Thousands of animals are tracked with Argos transmitters, including birds and marine and land mammals
Argos is a unique worldwide location and data collection system dedicated to studying and protecting the environment.
By combining the data acquired with their location, Argos enables biologists and scientists around the world to improve their understanding of animal behavior, such as their movements, foraging strategies, reproduction and the way they adapt to their surrounding environment.
About 4500 birds are tracked every month with Argos. Thanks to miniaturized transmitters which are becoming lighter and lighter (some weigh less than 5 grams), and to the sensitivity of receivers on satellites, which can record very low-powered transmissions (150 mW), it has now become possible to track and locate new species, whose migratory behavior has not yet been determined. Photo by B.-U. Meyburg.
About 2000 land mammals are tracked with Argos each month. Scientists and biologists use the Argos system to understand the distribution of animals in a given territory in order to protect them more efficiently. Robust equipment that can withstand the most extreme environmental conditions is specially designed for each species.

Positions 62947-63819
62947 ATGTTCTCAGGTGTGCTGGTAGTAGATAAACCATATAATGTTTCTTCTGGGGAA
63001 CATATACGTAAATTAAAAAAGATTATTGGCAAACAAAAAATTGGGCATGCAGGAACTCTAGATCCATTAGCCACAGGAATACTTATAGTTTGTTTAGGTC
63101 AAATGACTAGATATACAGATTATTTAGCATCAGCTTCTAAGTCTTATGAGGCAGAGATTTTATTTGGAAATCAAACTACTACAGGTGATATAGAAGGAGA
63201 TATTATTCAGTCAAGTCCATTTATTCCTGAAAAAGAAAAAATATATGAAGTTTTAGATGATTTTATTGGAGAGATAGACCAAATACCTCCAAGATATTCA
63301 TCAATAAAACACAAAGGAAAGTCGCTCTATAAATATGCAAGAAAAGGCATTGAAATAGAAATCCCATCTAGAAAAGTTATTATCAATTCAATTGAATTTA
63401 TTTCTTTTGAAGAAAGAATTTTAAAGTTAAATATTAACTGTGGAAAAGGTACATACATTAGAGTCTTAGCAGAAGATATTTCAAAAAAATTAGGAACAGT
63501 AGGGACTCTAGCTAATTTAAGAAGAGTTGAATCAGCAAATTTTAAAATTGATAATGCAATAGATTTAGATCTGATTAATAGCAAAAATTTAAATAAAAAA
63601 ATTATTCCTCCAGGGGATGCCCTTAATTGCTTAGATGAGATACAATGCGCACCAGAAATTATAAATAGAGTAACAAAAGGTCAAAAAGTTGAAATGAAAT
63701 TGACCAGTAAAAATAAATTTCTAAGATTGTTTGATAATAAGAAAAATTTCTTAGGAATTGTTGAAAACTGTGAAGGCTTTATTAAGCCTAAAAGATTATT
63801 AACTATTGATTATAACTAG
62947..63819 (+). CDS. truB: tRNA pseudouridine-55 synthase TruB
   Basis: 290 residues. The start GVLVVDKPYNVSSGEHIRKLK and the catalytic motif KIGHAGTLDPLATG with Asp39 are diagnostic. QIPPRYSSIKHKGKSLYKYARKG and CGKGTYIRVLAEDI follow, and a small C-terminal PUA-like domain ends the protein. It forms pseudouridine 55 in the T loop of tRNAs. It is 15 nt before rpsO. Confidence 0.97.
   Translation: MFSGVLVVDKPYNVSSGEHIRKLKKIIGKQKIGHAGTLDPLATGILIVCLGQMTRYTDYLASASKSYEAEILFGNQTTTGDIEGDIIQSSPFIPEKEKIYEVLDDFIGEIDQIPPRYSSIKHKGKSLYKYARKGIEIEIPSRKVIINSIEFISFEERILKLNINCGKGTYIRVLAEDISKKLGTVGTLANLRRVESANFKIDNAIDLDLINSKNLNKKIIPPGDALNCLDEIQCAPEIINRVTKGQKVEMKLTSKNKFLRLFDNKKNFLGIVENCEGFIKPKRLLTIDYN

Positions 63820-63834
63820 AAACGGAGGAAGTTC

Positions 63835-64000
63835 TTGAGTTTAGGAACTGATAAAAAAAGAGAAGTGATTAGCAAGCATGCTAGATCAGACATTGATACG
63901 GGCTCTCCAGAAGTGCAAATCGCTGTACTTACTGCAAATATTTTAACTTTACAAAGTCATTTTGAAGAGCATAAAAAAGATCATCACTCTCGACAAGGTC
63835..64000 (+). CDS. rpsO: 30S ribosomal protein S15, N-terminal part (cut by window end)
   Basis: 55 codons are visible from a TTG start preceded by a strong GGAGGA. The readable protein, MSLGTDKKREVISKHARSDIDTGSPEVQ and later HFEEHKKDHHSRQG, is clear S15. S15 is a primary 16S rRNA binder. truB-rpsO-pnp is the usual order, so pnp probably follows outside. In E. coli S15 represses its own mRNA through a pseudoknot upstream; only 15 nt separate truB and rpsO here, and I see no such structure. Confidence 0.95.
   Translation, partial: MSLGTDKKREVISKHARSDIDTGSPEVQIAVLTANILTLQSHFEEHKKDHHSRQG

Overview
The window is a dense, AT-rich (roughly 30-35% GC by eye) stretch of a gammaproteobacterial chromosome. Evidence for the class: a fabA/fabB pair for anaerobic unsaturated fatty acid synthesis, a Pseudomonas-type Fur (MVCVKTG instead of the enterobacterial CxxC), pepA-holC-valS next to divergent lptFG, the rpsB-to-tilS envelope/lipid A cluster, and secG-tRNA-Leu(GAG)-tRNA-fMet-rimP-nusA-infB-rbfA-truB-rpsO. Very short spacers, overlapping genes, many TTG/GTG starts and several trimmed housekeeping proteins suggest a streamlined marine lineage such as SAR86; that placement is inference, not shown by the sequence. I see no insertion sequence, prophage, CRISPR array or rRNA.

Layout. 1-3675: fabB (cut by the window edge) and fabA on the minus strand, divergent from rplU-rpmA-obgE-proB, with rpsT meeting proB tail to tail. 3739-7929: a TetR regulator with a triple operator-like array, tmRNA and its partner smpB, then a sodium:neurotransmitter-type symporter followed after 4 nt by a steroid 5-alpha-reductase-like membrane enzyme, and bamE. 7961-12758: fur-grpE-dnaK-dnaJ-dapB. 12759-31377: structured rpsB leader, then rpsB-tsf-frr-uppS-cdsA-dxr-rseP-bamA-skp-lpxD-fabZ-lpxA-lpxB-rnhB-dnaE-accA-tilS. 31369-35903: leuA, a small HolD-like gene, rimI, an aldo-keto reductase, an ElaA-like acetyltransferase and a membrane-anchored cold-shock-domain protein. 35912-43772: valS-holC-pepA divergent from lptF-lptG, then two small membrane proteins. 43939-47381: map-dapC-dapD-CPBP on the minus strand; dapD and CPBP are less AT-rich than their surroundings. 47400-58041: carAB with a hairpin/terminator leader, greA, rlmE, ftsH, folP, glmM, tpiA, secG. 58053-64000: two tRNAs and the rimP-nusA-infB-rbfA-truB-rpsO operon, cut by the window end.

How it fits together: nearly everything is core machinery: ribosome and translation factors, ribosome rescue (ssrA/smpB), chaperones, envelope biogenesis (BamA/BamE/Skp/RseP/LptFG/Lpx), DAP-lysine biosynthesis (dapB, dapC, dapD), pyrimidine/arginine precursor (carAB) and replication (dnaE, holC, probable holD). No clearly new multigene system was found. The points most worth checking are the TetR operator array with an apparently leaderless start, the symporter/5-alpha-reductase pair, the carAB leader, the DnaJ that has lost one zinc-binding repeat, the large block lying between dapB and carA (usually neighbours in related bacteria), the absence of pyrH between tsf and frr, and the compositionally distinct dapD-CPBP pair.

There is a vast range of pelagic species below the surface of the seas and oceans. Some strike us as fearsome, others as fascinating, others again we know little about, and some we fish, often intensively. In spite of the apparent difficulty of observing these animals, extremely robust and reliable ARGOS transmitters can record for many months the depth and temperature of the water through which they move and transmit this information to specialists on land who can then either directly track or reconstruct an animal's trajectory. Symbolically important and enigmatic animals, marine turtles fascinate both the scientists investigating them and the general public. Between 800 and 1000 marine turtles migrating across the oceans are tracked via the ARGOS satellite system in order to determine their trajectories and identify their geographical distribution; the data are then correlated with other sources to analyze their behavior at sea or on land. The overriding aim is to better protect local or regional turtle populations that may be in danger of extinction.
Credit photo : Ifremer